Hello Everyone, I am Shahadat Khokhar and today we're gonna have a look into why I switched from Ubuntu to Manjaro, what problems I faced and how you can do it too.
but before that, let me give you a little introduction about myself, I am an Android developer, I have been using Linux since my High School. I use Linux and open source software for all of my work be it development, creating documents, or watching movies. I use Windows for only two reasons : Adobe Software and gaming. As much I hate to admit it, Linux still needs a lot of improvements in Gaming. The release of steam deck might encourage more publishers to bring support to Linux
Now, Back to topic so Why Manjaro, why not Fedora or Gentoo or Linux from scratch.
The answer is simple all Linux distributions be it Manjaro, Debian, Ubuntu, fedora, they all have Linux at their core and so i can choose any Distro and will be good to go but the difference comes in through the packages and software bundled with it, which eventually affects the performance
I have heard a lot of praise about Manjaro, for various reasons
its a rolling release: So i don't have to download a 3 GB of ISO to update to the latest and up to date software and drivers which comes with it, a rolling release Distro sends the update as soon as the updates are provided on the official repositories of Linux and other drivers, but unlike Arch Manjaro doesn't releases the updates with breaking changes so its a lot more stable than Arch.
Its a lot lighter than Ubuntu: In terms of performance Manjaro takes up quite less resources so its a good fit for computers with limited resources or someone likke me who need more resources for other uses.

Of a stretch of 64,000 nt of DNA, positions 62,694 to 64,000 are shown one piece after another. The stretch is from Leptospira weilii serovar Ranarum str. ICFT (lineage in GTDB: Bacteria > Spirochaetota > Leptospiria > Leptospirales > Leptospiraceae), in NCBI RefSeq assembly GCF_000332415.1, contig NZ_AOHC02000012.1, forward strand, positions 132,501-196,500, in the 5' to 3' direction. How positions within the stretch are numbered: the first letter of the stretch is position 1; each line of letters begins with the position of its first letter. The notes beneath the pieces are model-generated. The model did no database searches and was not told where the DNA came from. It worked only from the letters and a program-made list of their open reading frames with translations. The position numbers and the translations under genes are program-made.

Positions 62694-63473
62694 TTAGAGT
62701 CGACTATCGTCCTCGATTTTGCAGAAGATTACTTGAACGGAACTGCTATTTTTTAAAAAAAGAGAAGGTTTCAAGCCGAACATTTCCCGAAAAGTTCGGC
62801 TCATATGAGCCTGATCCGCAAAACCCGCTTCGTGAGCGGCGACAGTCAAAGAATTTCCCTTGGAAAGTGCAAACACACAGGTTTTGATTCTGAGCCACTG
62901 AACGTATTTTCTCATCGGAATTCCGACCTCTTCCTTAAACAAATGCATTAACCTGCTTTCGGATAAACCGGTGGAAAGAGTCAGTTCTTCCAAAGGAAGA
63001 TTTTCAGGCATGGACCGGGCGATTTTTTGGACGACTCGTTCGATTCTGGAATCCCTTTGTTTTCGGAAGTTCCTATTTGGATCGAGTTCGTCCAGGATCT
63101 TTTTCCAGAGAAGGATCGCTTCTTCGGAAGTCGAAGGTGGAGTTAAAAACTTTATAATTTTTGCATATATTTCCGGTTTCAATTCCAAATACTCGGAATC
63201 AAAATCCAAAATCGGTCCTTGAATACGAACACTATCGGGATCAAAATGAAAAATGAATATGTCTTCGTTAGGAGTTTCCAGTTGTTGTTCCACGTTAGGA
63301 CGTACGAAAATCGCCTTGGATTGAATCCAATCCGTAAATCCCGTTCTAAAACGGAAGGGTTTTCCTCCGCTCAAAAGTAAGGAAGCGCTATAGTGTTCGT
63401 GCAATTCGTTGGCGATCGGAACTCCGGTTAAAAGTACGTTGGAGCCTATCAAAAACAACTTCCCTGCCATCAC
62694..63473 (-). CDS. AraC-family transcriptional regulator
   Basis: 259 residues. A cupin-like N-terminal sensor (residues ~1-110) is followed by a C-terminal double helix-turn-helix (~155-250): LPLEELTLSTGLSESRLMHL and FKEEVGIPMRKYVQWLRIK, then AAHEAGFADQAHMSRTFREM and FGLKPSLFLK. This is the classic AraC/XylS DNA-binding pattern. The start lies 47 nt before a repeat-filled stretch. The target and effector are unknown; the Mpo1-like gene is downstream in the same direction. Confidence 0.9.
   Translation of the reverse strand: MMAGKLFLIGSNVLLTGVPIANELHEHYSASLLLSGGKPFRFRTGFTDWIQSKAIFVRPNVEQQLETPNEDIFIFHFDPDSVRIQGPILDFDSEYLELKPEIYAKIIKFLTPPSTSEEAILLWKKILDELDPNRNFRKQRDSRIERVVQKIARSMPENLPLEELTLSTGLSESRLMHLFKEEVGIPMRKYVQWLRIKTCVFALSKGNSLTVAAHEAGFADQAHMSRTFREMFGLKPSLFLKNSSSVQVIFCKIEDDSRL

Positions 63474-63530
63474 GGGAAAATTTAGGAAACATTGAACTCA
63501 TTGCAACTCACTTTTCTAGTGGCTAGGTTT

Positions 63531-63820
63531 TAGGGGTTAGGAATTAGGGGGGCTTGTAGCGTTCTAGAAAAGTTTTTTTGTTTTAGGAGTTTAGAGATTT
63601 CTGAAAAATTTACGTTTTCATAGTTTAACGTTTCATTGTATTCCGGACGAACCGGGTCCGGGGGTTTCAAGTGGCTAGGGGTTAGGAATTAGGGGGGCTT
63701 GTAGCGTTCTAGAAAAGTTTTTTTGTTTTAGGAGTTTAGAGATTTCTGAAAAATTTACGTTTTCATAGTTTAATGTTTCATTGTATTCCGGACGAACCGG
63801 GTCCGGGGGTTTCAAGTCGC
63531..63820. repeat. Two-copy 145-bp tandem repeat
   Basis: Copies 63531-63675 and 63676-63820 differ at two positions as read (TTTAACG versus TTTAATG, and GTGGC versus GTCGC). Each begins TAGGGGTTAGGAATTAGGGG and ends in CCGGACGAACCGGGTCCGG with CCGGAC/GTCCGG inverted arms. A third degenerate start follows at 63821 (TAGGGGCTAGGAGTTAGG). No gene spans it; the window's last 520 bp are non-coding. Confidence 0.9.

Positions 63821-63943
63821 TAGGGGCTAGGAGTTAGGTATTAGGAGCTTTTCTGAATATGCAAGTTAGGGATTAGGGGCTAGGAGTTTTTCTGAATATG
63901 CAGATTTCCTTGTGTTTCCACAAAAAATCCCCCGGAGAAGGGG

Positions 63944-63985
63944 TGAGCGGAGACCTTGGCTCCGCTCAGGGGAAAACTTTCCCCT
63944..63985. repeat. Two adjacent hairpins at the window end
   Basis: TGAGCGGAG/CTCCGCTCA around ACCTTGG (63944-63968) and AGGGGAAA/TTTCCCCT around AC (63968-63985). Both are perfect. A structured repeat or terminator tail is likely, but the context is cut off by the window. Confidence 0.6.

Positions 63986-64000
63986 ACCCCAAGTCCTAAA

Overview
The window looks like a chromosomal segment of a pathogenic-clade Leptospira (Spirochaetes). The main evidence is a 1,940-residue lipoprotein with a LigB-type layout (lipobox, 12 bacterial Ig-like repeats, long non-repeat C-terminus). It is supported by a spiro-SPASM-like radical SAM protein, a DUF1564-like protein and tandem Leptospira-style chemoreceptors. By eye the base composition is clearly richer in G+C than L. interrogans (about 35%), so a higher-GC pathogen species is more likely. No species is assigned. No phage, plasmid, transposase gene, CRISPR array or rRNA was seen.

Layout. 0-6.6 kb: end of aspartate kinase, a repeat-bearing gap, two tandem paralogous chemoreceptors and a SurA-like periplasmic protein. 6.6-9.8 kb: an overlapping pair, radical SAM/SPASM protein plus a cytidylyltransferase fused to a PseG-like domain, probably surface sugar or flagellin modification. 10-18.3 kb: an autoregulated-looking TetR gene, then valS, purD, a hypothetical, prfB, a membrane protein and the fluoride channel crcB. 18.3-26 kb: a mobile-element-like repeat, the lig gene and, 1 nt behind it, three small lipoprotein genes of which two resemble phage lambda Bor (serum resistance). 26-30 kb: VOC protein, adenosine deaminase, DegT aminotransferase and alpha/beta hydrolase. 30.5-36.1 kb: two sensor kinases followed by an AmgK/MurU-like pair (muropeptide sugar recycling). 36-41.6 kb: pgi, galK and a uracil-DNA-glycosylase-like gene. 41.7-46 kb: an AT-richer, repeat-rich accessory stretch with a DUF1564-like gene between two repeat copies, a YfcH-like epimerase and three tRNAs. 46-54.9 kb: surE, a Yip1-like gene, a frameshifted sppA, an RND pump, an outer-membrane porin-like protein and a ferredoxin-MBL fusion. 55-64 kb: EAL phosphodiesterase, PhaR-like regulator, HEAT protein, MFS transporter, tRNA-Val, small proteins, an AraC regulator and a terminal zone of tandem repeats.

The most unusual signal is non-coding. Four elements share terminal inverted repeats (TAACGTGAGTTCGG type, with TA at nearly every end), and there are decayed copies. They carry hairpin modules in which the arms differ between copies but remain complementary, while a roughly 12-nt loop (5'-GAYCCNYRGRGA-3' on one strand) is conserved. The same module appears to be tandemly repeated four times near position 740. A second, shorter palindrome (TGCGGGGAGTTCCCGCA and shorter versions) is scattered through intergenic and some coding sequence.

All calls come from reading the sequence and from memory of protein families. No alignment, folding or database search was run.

though there isn't something "Special" about Manjaro but its just that I wanted to have a go at Arch and Manjaro seemed a good fit.
Now what problems, I faces while switching from Ubuntu:
The biggest problem I faced was the partition management, though the installation is pretty easy for Kubuntu and you need only one partition to install, while installing Manjaro i was presented with a different scenario, the installer needed an additional 512 MB FAT32 partition for /boot/efi. I accidently formatted it with ext4 which is the default so I had to go through the complete installer process again to set the partition type as FAT32
The package manager has a completely different command options so that created a problem as I was accustomed to the simple apt update and upgrade command running -Syyu seemed a little odd at first. but eventually i got used to it and I came across pamac which does have somewhat similar options as apt.
the Ubuntu repo list can't be imported to Arch systems so I had to manually get every software from their individual websites.
I had to import all my GPG and ssh keys and re setup my password store, for those who don't know I host my own passwords, so their encryption and decryption are managed through GPG keys, If you wanna know how to setup your own password store, Let me know in the comments below.
one advantage I had while switching that I was using Kubuntu so I got the same UI and customised it so it felt like home.
now what should you keep in mind which switching from any
First of all, If you're doing it for the first time and you're switcing from Windows,since you're already familiar with Windows partitioning system create a separate partition for Linux from Windows itself. and just identify it from the installer and install on it. and while going through the installer always read instructions carefully or you might end up messing up everything.
If you're coming from another Linux Distro then you should backup your home folder, your documents and all your personal stuff as well as any keys you might have stored. double check everything to make sure.
if you're using brave try syncing it up with your mobile device or exporting it to an external partition/drive so that you don't lose you bookmarks and passwords since brave doesn't store it.
At Last here is a summary of what should you pay attention to:
- Instructions and Partition size During installation
- Getting a list of Software you use
- Backing up all your GPG and SSH keys or any encryption/decryption keys
- Backing up your home folder